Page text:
A Grexit might have been fine if the Greek Government had had an optional exit strategy in place for some time as a fall-back option. However, the Greek people did not want to exit the Euro. The Government itself including Professor Varoufakis wanted to stay in Europe and the Euro. In the end, it was apparently the German Finance Minister who belled the cat by floating the idea that a modified Grexit might be best for the Eurozone as a whole. With Greece in economic collapse, the potential cost was just too high from a Greek perspective.
What would have happened if Cabinet had approved the Varoufakis partial exit strategy? Further chaos, I suspect. By then, it was just too late.
In Greece, Jack Lang and the Great Depression: are there lessons? I concluded:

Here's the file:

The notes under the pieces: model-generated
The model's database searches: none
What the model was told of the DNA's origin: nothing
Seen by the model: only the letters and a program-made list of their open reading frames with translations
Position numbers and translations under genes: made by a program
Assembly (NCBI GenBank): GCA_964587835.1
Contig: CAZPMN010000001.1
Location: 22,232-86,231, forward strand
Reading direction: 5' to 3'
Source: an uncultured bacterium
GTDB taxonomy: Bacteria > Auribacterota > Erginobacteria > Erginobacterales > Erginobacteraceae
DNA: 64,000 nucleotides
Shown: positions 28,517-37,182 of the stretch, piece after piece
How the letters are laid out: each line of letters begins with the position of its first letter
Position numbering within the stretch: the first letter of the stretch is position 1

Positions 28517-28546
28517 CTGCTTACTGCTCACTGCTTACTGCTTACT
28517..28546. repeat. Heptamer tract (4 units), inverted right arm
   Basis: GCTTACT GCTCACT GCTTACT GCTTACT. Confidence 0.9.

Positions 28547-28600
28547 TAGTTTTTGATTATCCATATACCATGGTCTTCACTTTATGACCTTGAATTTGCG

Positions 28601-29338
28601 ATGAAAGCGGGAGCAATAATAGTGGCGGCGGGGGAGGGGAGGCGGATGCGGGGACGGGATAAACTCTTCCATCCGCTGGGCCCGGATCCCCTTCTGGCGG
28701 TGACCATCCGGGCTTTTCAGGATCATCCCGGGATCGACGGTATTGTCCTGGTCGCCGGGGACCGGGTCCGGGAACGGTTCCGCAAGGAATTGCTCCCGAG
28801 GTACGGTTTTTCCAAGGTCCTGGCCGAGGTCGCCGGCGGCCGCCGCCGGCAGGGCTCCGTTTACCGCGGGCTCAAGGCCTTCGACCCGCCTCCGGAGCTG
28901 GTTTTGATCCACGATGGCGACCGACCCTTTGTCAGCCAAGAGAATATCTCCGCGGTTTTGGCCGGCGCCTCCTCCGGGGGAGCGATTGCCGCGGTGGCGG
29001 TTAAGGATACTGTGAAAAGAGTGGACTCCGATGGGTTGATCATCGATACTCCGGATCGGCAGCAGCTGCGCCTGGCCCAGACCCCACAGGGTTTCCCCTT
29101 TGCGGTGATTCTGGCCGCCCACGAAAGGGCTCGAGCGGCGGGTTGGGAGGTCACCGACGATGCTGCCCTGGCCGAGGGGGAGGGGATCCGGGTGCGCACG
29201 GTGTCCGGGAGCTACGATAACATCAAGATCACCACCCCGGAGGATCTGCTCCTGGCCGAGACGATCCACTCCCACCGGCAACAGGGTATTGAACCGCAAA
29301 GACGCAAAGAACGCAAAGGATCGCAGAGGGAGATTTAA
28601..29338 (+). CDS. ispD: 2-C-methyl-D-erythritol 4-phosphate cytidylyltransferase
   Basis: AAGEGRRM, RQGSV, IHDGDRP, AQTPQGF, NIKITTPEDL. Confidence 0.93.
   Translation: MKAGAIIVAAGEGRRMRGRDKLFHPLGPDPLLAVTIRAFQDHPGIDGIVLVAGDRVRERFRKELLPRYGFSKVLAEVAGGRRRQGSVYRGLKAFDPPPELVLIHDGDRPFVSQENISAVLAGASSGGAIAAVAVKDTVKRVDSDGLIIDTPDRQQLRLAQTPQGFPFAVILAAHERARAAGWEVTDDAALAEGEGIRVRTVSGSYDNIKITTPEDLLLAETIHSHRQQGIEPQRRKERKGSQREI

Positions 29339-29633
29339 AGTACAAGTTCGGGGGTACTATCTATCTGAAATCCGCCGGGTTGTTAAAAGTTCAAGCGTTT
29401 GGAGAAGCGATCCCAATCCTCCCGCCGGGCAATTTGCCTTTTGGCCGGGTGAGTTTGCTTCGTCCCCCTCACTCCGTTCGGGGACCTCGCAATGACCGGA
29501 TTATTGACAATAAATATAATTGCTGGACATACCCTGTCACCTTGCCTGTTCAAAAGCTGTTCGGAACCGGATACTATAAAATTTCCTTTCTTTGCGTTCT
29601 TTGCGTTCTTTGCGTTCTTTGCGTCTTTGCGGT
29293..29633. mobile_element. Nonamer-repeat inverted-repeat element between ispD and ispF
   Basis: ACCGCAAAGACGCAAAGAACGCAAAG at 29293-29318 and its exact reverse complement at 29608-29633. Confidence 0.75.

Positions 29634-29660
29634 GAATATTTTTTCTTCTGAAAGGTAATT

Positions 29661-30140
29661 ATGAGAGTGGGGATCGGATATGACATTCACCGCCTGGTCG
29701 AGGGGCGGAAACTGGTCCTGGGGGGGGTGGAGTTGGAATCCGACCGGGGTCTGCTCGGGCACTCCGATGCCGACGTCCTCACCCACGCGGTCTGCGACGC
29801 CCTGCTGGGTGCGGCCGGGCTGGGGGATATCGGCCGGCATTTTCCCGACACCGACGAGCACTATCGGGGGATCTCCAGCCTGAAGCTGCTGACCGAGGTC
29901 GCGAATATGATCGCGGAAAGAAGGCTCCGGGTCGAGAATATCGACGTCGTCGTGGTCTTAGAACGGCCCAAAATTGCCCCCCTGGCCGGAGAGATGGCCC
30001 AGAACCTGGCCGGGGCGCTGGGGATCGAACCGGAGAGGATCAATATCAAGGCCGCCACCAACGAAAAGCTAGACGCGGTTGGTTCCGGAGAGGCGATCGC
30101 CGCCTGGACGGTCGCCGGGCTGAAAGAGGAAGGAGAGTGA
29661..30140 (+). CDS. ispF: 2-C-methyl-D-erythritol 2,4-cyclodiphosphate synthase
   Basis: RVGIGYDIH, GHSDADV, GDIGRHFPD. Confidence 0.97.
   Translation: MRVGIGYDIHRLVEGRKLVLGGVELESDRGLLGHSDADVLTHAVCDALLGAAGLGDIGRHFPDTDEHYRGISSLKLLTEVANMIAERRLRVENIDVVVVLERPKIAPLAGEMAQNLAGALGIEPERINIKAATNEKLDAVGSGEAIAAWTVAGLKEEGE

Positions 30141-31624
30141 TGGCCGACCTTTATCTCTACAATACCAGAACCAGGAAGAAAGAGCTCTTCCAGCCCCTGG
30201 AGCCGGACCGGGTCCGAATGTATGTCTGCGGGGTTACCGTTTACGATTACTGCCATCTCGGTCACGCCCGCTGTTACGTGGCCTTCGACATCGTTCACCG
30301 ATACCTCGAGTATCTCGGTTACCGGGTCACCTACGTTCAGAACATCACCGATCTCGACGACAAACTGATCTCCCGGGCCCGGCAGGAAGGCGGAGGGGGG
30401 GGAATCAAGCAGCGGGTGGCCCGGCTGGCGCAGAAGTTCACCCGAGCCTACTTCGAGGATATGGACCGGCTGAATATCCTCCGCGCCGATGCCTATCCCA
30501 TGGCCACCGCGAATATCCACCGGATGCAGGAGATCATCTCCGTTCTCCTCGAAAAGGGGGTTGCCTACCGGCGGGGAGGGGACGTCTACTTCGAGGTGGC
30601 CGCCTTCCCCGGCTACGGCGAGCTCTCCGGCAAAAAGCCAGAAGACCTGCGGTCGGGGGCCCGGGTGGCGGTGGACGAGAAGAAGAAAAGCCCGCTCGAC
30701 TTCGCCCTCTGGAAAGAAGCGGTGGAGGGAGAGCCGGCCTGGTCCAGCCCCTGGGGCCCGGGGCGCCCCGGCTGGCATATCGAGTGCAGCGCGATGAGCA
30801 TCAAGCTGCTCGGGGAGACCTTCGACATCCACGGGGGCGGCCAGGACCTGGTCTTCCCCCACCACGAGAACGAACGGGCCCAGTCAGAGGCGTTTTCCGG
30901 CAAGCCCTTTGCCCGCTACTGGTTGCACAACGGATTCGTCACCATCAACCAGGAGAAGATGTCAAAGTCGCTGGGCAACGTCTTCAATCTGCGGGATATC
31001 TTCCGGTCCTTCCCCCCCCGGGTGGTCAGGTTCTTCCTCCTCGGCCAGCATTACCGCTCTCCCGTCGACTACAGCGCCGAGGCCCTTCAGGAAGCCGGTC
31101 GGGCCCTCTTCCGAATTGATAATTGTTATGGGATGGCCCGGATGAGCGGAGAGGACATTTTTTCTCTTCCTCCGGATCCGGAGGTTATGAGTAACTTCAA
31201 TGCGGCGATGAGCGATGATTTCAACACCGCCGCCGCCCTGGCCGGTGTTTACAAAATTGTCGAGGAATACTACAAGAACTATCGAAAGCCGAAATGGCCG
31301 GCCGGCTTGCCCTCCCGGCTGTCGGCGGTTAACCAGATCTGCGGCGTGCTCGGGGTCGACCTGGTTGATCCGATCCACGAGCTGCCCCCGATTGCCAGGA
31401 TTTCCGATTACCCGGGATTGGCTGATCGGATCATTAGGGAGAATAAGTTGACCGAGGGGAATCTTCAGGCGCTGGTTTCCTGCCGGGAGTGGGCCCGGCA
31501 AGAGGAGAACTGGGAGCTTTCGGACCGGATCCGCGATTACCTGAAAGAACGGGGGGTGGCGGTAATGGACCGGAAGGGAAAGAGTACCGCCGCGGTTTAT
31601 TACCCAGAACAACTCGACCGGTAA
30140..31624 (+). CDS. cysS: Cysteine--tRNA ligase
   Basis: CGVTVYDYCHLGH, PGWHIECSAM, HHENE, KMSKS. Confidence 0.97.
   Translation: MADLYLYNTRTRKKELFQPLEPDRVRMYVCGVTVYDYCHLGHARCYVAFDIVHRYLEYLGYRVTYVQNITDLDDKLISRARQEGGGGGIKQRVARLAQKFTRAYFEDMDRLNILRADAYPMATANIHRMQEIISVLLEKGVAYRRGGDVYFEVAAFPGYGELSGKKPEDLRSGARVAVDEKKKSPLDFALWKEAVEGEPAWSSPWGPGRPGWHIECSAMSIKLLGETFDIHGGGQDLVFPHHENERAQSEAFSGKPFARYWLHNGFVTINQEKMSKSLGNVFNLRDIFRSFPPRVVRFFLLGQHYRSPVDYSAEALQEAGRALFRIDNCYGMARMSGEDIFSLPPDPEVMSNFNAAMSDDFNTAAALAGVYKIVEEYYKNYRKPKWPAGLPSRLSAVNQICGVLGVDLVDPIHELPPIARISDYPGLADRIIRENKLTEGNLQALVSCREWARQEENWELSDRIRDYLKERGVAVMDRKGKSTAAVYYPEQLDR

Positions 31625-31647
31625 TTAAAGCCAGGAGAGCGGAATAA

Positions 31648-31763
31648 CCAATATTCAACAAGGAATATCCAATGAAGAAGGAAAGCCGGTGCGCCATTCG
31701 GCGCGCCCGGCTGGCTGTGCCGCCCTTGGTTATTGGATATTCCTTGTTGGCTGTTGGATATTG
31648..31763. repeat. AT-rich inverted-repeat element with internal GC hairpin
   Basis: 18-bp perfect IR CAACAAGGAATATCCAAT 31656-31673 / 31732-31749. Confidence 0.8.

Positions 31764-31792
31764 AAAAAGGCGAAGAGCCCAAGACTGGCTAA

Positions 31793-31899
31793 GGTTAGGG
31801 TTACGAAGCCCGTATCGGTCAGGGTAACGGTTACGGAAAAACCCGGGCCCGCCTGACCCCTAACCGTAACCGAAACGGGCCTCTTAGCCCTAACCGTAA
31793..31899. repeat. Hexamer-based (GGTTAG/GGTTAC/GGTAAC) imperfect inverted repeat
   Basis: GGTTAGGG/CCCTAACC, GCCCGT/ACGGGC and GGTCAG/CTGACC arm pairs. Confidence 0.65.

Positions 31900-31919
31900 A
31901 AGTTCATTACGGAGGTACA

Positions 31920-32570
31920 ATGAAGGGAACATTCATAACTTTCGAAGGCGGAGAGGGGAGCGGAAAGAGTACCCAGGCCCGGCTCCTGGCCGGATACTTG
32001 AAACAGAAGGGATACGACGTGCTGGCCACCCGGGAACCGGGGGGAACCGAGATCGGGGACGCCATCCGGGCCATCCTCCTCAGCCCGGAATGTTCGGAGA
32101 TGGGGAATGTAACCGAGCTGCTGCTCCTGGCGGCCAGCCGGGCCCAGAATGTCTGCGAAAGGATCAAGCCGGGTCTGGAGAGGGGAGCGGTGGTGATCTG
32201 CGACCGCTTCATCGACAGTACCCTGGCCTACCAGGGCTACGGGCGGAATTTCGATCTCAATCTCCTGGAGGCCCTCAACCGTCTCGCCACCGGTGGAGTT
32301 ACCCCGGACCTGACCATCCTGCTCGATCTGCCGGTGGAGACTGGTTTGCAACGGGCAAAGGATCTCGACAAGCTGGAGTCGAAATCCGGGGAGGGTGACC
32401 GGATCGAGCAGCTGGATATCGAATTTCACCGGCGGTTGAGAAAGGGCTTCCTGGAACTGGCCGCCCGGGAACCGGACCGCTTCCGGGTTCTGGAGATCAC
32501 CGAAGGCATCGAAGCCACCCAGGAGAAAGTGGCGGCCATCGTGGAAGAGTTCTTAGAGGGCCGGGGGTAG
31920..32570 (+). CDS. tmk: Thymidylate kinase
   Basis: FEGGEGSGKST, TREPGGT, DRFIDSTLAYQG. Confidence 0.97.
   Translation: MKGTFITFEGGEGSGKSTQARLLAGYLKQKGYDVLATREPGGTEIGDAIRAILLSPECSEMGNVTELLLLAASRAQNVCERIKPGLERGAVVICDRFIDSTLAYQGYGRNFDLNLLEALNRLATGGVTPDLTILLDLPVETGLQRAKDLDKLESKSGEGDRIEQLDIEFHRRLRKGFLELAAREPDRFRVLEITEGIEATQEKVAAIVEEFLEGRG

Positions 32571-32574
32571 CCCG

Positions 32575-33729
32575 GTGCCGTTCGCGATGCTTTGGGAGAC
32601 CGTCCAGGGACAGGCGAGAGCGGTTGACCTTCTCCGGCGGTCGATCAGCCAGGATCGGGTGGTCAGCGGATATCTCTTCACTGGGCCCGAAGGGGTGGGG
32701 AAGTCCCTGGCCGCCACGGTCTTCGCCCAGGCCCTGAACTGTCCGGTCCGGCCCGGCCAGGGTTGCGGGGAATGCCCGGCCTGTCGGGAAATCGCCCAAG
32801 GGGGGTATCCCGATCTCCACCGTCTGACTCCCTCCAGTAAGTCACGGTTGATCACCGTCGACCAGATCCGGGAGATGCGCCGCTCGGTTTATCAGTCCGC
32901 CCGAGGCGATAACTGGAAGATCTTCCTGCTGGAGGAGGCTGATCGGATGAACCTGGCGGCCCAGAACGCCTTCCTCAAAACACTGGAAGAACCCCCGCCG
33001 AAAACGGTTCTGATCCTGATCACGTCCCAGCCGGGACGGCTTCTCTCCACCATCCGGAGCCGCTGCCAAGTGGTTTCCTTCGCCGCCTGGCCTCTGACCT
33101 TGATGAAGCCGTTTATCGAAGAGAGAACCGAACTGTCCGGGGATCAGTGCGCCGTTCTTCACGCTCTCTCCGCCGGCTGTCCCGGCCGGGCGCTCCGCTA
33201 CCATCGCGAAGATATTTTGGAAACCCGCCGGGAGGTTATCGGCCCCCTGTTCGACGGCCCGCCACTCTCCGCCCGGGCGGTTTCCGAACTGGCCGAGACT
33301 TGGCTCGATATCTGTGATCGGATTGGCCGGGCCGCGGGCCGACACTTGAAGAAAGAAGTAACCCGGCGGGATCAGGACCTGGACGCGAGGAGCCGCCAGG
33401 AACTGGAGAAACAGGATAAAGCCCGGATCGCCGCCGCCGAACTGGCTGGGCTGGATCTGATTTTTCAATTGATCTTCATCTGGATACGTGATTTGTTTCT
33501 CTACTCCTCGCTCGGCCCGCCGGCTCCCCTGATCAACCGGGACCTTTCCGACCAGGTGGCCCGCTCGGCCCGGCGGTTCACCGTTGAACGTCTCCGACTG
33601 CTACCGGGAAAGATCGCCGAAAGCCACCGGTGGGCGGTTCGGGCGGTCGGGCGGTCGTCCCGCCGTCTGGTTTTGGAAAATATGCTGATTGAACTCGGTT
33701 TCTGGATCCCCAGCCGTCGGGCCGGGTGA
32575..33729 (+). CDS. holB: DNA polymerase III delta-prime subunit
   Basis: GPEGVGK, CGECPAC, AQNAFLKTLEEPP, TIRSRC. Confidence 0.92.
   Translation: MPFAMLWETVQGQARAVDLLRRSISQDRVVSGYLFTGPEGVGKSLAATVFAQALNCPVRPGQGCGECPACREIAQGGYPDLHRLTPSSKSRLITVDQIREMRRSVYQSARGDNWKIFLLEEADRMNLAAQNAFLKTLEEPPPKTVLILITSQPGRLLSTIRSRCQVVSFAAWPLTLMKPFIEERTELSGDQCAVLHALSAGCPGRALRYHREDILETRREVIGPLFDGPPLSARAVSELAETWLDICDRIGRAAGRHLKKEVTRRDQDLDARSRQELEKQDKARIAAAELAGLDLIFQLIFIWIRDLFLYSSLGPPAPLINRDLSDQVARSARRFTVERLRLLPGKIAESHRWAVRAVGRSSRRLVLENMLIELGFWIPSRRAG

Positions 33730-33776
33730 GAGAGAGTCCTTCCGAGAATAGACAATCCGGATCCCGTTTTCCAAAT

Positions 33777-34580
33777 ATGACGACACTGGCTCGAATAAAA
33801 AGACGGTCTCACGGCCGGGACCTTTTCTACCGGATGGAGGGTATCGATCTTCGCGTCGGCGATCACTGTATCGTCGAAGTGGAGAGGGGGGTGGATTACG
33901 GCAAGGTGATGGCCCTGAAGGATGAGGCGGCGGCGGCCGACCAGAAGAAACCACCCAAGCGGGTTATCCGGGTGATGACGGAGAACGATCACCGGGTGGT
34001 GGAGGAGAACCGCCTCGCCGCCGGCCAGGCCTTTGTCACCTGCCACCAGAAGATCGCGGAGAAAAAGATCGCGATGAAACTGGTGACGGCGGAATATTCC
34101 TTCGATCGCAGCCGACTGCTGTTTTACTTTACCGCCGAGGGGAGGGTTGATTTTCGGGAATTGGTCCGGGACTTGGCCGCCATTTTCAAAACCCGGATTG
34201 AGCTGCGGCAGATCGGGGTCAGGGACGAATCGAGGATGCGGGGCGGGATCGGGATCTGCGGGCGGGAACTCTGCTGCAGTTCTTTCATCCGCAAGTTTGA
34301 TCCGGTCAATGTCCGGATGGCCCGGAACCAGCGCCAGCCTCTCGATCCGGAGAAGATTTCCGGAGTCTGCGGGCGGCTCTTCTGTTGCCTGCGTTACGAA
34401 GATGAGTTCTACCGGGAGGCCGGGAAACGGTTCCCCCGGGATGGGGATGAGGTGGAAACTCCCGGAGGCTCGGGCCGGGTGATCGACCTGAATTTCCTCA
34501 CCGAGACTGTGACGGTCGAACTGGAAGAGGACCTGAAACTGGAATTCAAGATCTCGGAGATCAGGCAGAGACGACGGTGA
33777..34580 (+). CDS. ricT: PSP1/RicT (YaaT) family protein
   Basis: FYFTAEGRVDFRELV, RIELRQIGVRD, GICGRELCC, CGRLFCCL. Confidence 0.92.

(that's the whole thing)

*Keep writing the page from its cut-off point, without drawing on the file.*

Obviously we have to be careful about the use of historical analogies. However, there are interesting similarities. Like Australia at the time, the EU is really an evolving Federation. The economic challenges are not dissimilar including the differential impact of Federation on diverse local economies.Without over-stating the analogy, and recognising the differences, my feeling is that the most likely outcome with or perhaps less likely without Greece will be the strengthening of central control at least within the Eurozone area. It's part of an evolutionary process.The discussion round the post tended to focus on economic comparisons. My focus was an institutional one based on the dynamics of federations. At this point, the outcome appears to be just as I predicted, greater strength to to the Eurozone institutions, a reduction in the freedom of constituent parts.
Is that a good thing or a bad thing? I leave that to you to judge, but certainly some of the commentary that I have seen is simply very silly because it ignores institutional issues. The third Greek bail-out may or may not stick. My feeling is that it will, but it's still line ball. Whichever way it goes, it's an historic moment.